A Random Thought…..

Why is it that, at Addie J’s tae kwon do sparring classes, I feel like I’m the only parent who is just watching lightheartedly, without being invested in the outcome?

This is what I thought it would be:


This, however, is how it is:

    Thank You, Baby Jesus, for Fourth Grade Teachers.

    I sent Addie J’s teacher a message yesterday, to thank her for helping Addie with shades of meaning in their reading assignment. Apparently fourth grade is the year you learn the difference between a strip MALL and a strip CLUB. (My child did not know the difference. Also, my child knew what a strip club was in the first place. Where’s my Mother of the Year trophy?)

    So thank you to Susan and to all fourth grade teachers, who explain these differences to our 9-year-olds as though it’s not freaking hilarious, and then just go on with the lesson.

      Belated Mother’s Day Love

      I’m late, because I spent the weekend out of town with my girls. Gabby was competing this weekend (she’s interesting: she won a ribbon, a medal, and a trophy- but none of those competitions are the ones she cares about, so she’s still disappointed), and so we made a girls’ weekend out of it. Dave and Cam, by the way, went to Cammy’s lacrosse tournament where Cam’s team won third and were, generally, awesome as usual.  I’m just sorry these two events happened at the same time.

      Here’s the thing: I’ve told you this before, but I don’t need a day to feel special about being a mother. It is my life’s great privilege to be with these three kids, and I share the honor with my favorite person in the world– so, you know, embarrassment of riches. And yet: Gabby told me she was winning a trophy for me today. Addie has already given me her sweet, heartfelt gifts because she couldn’t wait for Sunday. Cam and Dave are out right now, getting me crab legs for dinner because they love me. I mean: this is a pretty good family I have.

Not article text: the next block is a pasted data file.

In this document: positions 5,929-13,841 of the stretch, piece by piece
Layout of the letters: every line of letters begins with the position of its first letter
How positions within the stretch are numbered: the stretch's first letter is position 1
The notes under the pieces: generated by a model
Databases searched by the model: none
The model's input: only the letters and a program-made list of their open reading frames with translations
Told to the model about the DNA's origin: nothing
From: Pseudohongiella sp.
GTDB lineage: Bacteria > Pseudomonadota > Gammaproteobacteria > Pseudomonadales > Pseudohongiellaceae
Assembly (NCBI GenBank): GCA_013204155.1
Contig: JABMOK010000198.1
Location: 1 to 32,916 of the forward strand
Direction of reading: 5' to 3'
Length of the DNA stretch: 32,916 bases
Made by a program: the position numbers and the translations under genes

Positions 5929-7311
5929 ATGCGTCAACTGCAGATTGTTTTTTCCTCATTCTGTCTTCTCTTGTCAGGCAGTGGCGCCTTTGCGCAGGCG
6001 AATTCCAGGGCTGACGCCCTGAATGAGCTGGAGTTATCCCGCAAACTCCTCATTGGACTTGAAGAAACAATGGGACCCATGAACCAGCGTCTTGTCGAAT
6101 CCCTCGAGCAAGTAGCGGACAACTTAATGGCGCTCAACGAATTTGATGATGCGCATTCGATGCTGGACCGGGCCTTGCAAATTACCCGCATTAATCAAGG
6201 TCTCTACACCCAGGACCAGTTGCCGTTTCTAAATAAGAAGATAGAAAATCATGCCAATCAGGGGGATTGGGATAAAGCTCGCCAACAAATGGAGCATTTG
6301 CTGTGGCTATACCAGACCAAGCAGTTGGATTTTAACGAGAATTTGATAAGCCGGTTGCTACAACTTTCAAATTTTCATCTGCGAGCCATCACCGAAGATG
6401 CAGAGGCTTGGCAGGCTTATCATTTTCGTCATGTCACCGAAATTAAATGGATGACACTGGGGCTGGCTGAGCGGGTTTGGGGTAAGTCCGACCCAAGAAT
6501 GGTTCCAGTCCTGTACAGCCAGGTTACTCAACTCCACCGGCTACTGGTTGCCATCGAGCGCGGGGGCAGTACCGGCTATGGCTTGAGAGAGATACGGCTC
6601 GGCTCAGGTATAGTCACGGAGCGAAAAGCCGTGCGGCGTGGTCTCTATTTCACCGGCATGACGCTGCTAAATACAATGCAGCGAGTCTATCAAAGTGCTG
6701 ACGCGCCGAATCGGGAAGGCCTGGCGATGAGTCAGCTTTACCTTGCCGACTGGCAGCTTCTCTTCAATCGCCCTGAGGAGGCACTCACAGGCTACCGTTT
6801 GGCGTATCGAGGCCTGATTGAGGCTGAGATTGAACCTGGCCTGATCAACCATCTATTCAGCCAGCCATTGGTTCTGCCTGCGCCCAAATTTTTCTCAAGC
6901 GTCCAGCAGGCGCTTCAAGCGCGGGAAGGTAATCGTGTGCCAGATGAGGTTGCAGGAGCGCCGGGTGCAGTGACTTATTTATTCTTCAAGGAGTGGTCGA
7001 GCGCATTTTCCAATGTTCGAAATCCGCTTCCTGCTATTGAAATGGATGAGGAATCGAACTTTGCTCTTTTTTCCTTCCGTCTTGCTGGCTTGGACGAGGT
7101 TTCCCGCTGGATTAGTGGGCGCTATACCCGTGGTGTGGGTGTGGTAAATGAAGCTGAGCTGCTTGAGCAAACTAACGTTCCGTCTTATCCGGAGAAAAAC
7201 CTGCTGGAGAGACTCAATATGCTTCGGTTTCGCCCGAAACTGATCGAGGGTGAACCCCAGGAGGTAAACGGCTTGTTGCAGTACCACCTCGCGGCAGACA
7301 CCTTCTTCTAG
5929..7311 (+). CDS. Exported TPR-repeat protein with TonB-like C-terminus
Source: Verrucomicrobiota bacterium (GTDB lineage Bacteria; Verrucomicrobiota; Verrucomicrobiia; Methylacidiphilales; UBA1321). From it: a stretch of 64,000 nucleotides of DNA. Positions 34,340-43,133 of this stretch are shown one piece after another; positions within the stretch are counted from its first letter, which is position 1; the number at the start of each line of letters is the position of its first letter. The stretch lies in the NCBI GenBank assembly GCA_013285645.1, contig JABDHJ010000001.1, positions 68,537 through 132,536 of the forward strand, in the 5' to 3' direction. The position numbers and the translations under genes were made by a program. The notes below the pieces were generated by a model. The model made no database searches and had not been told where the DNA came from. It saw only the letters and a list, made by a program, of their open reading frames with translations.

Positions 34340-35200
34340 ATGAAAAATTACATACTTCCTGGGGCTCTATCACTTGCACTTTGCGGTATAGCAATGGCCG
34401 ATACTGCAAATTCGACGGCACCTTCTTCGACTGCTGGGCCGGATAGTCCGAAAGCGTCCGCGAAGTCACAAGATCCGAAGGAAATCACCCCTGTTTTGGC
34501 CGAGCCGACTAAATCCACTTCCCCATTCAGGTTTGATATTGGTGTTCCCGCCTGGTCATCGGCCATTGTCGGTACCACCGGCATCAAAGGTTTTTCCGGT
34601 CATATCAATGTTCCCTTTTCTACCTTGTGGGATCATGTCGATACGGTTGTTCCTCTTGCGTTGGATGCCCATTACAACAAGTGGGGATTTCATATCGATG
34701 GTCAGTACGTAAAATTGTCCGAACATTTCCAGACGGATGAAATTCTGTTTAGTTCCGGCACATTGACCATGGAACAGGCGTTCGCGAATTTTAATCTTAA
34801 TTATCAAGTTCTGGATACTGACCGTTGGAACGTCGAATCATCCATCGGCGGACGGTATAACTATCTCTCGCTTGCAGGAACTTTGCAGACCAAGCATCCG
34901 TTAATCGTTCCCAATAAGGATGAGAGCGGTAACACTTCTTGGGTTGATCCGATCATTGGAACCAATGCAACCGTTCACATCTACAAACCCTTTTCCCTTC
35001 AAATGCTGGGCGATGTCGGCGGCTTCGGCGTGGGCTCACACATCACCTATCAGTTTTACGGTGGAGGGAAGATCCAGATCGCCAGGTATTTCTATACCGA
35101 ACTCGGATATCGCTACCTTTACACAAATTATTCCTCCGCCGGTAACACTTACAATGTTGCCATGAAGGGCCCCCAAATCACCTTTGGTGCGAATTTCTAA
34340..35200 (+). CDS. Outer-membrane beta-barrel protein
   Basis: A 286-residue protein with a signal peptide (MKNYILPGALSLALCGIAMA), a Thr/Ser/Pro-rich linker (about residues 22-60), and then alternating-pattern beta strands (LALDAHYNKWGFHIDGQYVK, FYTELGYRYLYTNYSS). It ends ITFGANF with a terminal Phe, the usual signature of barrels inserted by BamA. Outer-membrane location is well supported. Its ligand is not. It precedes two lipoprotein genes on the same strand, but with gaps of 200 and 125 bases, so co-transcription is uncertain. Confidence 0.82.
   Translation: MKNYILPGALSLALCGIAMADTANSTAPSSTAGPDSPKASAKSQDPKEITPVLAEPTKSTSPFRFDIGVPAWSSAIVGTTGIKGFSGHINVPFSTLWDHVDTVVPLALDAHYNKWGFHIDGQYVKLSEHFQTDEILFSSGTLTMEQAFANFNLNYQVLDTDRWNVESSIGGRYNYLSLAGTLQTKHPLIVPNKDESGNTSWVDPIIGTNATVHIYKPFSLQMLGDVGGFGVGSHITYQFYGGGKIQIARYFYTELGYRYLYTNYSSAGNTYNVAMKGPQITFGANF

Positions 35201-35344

So this Mother’s Day is for my mom. She was the one person, my entire childhood, in whom I had absolute confidence (I always figured Dad would defer to Mom in difficult situations). She told us relentlessly that we were equal to our brothers and our voices should be heard. She listened to me tell her that I wanted to earn a degree in entertainment, and said, “Go for it,”  instead of, “No way.”

      Also, for my mother-in-law, Kathy. She raised Dave and his siblings mostly on her own. Thanks, Kath, for your eldest son. He’s great.

      My sisters and sisters-in-law. I love you guys. I love your kids.

      My friends. I actually don’t have any friends who haven’t taught me something about parenting. Thanks for being inspirations to me.

      And everyone else. I hope your day was lovely– whether you are a mother or have a mother.


        Happy Mother’s Day!

        [Note: or is it Mothers’ Day? Anyone?]

        As usual, my Mother’s Day will be filled with kid activities (lacrosse tournaments, dance competitions), which does me just fine. I am so fortunate to actually have given birth to the most awesome three kids ever created, so I don’t need to set aside a day to feel special. I’m pretty aware of how good I have it. However, Cameron sent me the below with the comment, “I’ve been laughing for 20 minutes.” Me too, kid.

        Happy Mother’s Day to all of you, and a special shout-out to my mom. Love you Mom!!!!

          Addie J and a New Saab

          Addie J won a school spirit award last night at her tae kwon do belt testing. Her prize? A bottle of Mountain Dew. But I turned that to my advantage by allowing her to have some this morning with breakfast. This way, I’m a hero, and her teacher has to deal with a sugared-up JJ (sorry, Susan). Also, the Mountain Dew appeared to give her magical powers of reasoning: before she left for school, she looked into my eyes and said: “Mom. Rocking chairs are just chairs until you rock them yourself.”

          Did I tell you we bought a car over the weekend? I am now driving a newer version of my Saab. This is because A. we’ve had my old Saab for a few years now and it was time; and B. Cam is going to need a car to drive and WHEN DID THAT HAPPEN WTF IS GOING ON SUNRISE SUNSET. But: part of what I always loved about my old Saab was its weird pickiness, which led me to call it The Swedish Bitch. Random, weird, not-terribly-serious things would occasionally happen to the car, and then just as suddenly be fine again. Well, yesterday, as I switched on the wipers for the first time, my new car was like, “Did you seriously make me come out in the rain? ….Guess what: only one of these wipers is going to work…..  just kidding, they’re both working. No they’re not. Yes they are. No they’re not. Piss off, put me back in the garage.”

          Dave says the problem is a broken bracket, which is easy to replace. See? Nothing really wrong. Swedish Bitch The Second.

            Addie J cracks me up.